In fact, according to research done by the Centers for Disease Control, 90% of most diagnosed concussions don’t involve a loss of consciousness, and this might falsely allow the child, parent, or coach to think everything is okay. Most kids are resilient and even if they’ve been knocked down, they want to go right back out and play. However, Fields stresses it’s the job of the parents and coaches to know when it is time for a player to sit out.

How Brandon Fields Keeps Himself Healthy

How Brandon Fields Keeps Himself Healthy  

When it comes to maintaining optimal health, Fields practices what he preaches. In addition to a healthy diet and plenty of exercise, Fields takes numerous supplements specifically designed to support both his overall health, and ones specifically designed to support his knee and hip joints—the joints most important to his profession as a kicker.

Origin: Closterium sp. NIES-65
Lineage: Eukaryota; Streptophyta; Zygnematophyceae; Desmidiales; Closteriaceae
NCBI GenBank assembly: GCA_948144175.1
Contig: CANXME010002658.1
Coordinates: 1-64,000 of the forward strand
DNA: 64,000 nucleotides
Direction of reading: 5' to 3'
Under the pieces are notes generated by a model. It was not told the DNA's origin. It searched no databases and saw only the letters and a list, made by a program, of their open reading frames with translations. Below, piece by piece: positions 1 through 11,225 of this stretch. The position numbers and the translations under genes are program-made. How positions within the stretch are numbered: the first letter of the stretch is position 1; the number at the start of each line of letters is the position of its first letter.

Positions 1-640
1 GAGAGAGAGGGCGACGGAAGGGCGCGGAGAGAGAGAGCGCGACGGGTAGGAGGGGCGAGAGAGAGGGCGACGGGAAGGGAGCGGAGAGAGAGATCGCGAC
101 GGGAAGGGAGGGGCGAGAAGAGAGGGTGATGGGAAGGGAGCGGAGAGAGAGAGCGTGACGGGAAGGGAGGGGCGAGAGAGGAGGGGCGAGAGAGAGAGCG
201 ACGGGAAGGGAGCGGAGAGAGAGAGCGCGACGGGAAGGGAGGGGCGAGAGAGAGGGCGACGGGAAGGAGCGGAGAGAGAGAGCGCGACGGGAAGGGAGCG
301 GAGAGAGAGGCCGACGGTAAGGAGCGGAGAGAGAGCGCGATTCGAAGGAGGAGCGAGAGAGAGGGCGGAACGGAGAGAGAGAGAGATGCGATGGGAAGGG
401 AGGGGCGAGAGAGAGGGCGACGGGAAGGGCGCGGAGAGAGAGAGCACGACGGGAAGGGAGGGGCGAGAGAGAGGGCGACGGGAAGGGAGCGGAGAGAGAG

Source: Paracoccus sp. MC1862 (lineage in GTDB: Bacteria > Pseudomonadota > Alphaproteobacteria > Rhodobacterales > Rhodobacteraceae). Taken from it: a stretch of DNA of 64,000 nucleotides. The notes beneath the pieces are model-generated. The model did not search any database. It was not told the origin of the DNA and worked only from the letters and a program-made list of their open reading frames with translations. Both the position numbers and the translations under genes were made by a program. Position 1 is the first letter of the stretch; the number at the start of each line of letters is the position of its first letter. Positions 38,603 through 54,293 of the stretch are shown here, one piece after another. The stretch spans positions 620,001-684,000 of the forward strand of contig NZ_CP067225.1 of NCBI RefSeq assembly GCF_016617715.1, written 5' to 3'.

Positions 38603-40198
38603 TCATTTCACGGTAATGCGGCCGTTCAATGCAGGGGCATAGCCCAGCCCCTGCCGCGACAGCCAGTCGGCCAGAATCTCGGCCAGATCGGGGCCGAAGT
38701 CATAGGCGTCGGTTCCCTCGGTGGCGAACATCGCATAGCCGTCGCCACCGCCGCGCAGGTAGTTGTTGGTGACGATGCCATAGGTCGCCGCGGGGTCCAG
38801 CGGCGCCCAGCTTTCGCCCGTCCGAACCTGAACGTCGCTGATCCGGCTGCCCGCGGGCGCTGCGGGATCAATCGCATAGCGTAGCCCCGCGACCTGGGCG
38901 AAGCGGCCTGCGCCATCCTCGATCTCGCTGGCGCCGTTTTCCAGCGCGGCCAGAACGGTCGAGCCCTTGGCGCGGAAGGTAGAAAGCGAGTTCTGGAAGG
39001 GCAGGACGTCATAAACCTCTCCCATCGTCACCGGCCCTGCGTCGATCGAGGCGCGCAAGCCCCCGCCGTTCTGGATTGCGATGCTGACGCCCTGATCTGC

“I take a general multivitamin and fish oil, as well as joint support supplements such as glucosamine and manganese,” Fields says.

These are excellent choices for keeping joints and bones healthy. Glucosamine stimulates the manufacture of glycosaminoglycans, which are important components of the cartilage needed for healthy joints, while manganese plays a role in energy production as well as normal bone formation and development. Fatty acids from fish oil support focus, mood, learning, and positive behavior.

Perhaps most of all, Fields believes that staying active is essential for good health, which is why he dedicates so much time to organizing programs designed to teach kids about health, fitness, and maintaining a positive attitude.

By teaching kids the importance of staying active and safe today, he believes they are well on their way to a healthier tomorrow.

To find out more about Brandon Fields’ charities or to make a donation, visit